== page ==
Washington D.C. – (Link) House Armed Services Committee Ranking Member Adam Smith made the following opening statement at today’s Navy posture hearing:

“Thank you, Mr. Chairman.  And thank you, Secretary Mabus, Admiral Greenert, and General Amos.  We very much appreciate your testimony today and your service on behalf of our nation.  I hope you will also take our thanks back to the brave men and women in the Navy and Marine Corps currently serving in harm’s way in Afghanistan and around the world.

“About three months ago, Congress voted to pass the Ryan-Murray Bipartisan Budget Act to set the budget authorization levels for Fiscal Year 2014 and Fiscal Year 2015.  While providing DOD with about $10 billion in relief from sequestration for the 2015 budget, it did not repeal sequestration or do anything about it from 2016 onwards.  As a result, DOD and the Navy had to build a budget assuming continued significant funding reductions mandated by Congress.

“Predictably, many members of Congress have condemned the recently released President’s budget request that meets the caps required by that law for 2015.  Many have pointed out that reducing the budget will likely result in increased risk in executing the nation’s defense strategy, and they are probably right in making that judgment.  But, as the saying goes, “you get what you pay for”, or in this case, what you decide not to pay for.  By choosing to repeatedly resist raising the debt ceiling and refusing to even discuss additional tax revenues as part of larger budget deal, this House has chosen to leave significant defense cuts – which most members voted for – in place.

“In this context, the Navy and Marine Corps budget requests for 2015 is mostly good news, especially in comparison to the Air Force and Army that are being forced to take much more dramatic cuts in force structure.  The Navy, at least for 2015, is holding its size and structure intact while also beginning to restore readiness and making some critical investments in the future.  The Marine Corps, while taking some modest reductions to personnel, has been able to begin to rebuild its amphibious capability and even invest in new areas such as enhanced quick-reaction forces to support US embassies worldwide.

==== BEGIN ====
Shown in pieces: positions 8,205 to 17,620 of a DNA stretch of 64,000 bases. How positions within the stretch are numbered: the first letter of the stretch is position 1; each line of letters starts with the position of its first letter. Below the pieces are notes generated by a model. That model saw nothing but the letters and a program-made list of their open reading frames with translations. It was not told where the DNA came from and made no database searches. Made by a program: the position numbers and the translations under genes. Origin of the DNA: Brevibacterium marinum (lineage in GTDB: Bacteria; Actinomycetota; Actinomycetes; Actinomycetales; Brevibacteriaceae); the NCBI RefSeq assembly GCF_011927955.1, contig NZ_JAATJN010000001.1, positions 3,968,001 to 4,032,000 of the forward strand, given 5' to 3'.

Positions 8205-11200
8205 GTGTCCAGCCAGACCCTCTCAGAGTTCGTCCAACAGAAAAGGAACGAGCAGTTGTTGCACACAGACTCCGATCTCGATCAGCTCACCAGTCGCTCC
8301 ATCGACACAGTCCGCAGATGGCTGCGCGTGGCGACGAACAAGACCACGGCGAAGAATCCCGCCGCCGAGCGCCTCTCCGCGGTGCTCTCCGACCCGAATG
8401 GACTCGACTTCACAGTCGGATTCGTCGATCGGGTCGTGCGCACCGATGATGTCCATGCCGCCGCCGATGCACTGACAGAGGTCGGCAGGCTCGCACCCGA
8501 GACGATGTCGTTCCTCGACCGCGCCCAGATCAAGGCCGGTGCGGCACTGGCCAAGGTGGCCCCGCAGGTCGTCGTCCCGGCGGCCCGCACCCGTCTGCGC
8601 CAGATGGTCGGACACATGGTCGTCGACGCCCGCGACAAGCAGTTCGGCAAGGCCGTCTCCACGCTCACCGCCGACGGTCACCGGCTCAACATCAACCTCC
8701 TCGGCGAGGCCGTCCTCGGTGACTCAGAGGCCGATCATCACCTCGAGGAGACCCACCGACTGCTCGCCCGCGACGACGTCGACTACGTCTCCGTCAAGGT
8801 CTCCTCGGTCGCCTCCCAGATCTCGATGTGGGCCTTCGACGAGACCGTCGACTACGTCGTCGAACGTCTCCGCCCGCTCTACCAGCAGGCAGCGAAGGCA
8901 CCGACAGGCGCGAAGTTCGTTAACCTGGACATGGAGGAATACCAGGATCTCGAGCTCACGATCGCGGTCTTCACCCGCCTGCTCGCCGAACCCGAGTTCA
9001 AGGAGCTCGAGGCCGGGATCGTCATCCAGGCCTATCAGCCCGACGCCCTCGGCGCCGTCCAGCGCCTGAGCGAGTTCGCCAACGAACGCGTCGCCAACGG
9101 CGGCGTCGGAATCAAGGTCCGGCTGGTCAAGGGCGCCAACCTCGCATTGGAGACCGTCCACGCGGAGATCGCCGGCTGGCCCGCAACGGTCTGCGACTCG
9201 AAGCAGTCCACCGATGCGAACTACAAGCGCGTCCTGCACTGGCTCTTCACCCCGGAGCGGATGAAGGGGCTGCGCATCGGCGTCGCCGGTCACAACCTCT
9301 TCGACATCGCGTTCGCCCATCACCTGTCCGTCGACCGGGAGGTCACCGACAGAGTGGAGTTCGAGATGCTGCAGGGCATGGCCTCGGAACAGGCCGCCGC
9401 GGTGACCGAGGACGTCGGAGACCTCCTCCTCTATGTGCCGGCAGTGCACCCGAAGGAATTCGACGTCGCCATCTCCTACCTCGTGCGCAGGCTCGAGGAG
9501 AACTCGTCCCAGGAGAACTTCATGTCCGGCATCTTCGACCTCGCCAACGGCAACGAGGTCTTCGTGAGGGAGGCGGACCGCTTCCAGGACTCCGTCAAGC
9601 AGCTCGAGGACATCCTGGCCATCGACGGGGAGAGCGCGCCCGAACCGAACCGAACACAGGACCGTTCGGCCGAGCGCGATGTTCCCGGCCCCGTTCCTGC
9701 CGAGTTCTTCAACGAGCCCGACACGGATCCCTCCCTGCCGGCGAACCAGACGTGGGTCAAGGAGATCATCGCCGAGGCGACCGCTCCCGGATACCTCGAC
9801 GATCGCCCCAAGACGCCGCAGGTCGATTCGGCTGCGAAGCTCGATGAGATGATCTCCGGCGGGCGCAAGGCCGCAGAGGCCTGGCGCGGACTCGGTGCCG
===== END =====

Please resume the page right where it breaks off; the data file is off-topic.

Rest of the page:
“And, despite what some might have you think, the US Navy remains – by far – the most powerful and capable naval force in the world.  Lots of other nations have ships, some are even high quality, but no navy in the world can match the capability our navy can bring to a fight.  In particular, in the vital but less talked about areas of logistics, maintenance, command & control, and training, our navy remains the world’s gold standard.

“The Marine Corps, while facing readiness and training challenges like all the services, will remain larger than the armies of many of our major allies.  In some cases, the Marine Corps is larger than the entire Armed Forces of some of our allies.  The amphibious capability and forward presence the Marine Corps provides remains unmatched.

“However, retaining these high standards requires adequate funding, and the Department of the Navy’s base budget of $148.0 billion for 2015 is down about 7% from a peak of $156.0 billion in 2011, although we do not yet know what the Overseas Contingency Operations Budget request will mean for the Navy and Marines.  And, unless Congress does something about sequestration that funding is going to go down over the next five years.

“The 2015 budget provides funding for a force of about 285 ships and submarines, including 10 aircraft carrier battle groups.  The Navy’s budget request includes funding for seven new and modern ships, important investments in the technologies of the future, such as unmanned systems and cyber capability.  The Marine Corps budget includes continued large investments in new aircraft with an additional $1 billion for new ground combat equipment.

“With regard to the aircraft carrier issue, while I would like to see the Navy retain its planned 11 aircraft carriers, I do have questions about what doing so will mean for the rest of the Navy.  For example, if we keep 11 aircraft carriers and the associated air wings, will we be able to invest properly in submarines, unmanned systems, cyber, and other critical technologies? What are the tradeoffs?  I look forward to learning more about that today.

“Thank you Mr. Chairman. I yield back.”